During T. Palindrome formation and gene amplification are characteristic of a number of developmental and disease-associated genomic events [ 21 ]. The Ich rDNA is also a palindrome, but lacks a non-palindromic center. The non-telomeric portion of the molecule is 47, bp in length. Its structure and coding potential are described below. Linear mtDNAs found in ciliates and other species are capped by telomeres of varying lengths that consist of tandemly repeated units ranging up to bp in length [ 23 , 24 ].
It is thought that these telomeres are maintained by unequal crossing over, which keeps their repeat sequences homogeneous but allows the rapid accumulation of interspecies differences. The mitochondrial telomeres of several Tetrahymena species have been sequenced [ 25 , 26 ].
Each species' characteristic repeat unit is between 31 and 53 bp and shares no identifiable sequence similarity with the others, except for the most closely related species. In some species, each end of the mtDNA is capped by a repeat unit unrelated to that found at the other end. The Ich mtDNA is terminated by identical repeat units at each end, in an inverted orientation.
The repeat unit is bp in length, substantially longer than those of known Tetrahymena species. Following the initial assembly and partitioning, standard autoclosure efforts resulted in closing of the Ich intra-scaffold gaps. Additional assembly statistics are presented in Additional file 1. We plotted the mean depth of coverage for all Ich scaffolds against their sizes and found that they do not vary greatly, except for the expected stochastic variation found among the smallest scaffolds Additional file 2.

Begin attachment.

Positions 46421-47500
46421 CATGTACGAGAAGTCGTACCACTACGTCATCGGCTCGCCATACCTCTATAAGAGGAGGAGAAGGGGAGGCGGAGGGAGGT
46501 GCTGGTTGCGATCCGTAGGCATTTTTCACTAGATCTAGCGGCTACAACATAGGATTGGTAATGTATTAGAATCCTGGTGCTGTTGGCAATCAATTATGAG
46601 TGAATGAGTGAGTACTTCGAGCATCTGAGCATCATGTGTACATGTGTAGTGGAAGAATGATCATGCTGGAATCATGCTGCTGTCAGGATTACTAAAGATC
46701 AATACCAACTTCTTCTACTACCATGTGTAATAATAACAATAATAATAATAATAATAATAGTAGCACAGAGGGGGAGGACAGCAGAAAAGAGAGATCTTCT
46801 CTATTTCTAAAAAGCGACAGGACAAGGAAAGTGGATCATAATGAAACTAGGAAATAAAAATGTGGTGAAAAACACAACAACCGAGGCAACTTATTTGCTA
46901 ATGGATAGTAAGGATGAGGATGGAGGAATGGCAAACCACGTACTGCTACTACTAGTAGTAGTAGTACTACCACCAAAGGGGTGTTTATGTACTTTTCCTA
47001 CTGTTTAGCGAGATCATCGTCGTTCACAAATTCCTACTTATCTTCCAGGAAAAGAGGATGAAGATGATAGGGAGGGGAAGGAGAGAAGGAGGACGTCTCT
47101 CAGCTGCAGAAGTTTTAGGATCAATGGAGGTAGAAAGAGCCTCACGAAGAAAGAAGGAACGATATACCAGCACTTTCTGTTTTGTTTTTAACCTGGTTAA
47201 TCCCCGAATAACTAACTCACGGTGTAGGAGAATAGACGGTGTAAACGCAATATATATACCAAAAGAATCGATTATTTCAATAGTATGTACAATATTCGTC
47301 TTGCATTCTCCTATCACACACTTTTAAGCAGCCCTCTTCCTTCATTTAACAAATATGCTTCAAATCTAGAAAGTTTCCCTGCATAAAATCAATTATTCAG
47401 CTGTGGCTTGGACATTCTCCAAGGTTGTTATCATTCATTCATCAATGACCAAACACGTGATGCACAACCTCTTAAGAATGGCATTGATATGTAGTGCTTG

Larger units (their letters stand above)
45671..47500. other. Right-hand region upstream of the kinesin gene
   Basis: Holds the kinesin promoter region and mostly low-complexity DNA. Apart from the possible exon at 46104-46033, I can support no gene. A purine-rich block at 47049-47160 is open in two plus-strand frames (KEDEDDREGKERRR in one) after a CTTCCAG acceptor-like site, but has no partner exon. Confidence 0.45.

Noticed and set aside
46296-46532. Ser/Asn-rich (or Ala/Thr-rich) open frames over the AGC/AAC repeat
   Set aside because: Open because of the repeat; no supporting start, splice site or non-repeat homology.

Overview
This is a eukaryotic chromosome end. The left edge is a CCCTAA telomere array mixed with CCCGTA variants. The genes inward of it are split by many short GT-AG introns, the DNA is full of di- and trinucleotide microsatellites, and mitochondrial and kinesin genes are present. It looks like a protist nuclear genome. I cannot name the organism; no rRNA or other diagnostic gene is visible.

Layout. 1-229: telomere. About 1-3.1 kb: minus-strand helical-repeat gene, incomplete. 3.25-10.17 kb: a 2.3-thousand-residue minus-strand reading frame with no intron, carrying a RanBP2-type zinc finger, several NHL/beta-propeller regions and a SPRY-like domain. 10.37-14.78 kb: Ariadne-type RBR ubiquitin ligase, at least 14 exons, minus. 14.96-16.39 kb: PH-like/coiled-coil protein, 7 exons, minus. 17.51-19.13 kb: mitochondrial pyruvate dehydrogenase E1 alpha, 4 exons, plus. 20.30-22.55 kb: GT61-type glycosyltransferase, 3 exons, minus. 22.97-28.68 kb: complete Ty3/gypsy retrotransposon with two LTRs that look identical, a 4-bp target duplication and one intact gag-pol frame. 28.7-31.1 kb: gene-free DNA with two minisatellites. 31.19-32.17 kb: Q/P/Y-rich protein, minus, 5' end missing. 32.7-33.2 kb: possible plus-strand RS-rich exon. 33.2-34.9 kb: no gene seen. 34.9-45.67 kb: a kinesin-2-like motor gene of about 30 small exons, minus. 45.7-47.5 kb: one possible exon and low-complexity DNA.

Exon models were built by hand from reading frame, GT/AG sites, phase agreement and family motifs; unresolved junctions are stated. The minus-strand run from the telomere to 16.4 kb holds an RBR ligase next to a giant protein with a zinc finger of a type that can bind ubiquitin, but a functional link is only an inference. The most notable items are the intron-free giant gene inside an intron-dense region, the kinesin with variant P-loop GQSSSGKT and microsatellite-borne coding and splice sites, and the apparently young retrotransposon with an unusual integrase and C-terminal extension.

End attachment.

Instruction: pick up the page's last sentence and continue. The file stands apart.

Thus, it appears that Ich chromosomes are also present in roughly equal copies, indicating that they are amplified to the same extent during trophont growth.
To gain a bigger picture of Ich MAC genome organization and lay the groundwork for future genome finishing efforts, we contracted with Opgen, Inc.
This map revealed 69 complete linear chromosomes and four partial single-ended chromosomes; these four most likely represent the individual ends of two complete chromosomes that the mapping algorithm was unable to join. Thus, it appears that the Ich MAC genome consists of 71 chromosomes of between 1. The total length of the optical restriction map was We next attempted to map as many of our scaffolds as possible to the optical restriction map on the basis of their predicted restriction digest fragmentation patterns using two independent algorithms, OpGen's MapSolver and SOMA [ 28 ].
Although the two algorithms generally agreed on the placement of larger scaffolds, there was disagreement in the placement of many smaller contigs with fewer diagnostic restriction sites. To evaluate scaffold placement further, we identified scaffolds that ended in multiple copies of the telomeric repeat unit GGGGTT, close to the expected total of excepting the rDNA. Of these, 46 were found on scaffolds not placed on the optical map by either algorithm Table S2b in Additional file 3.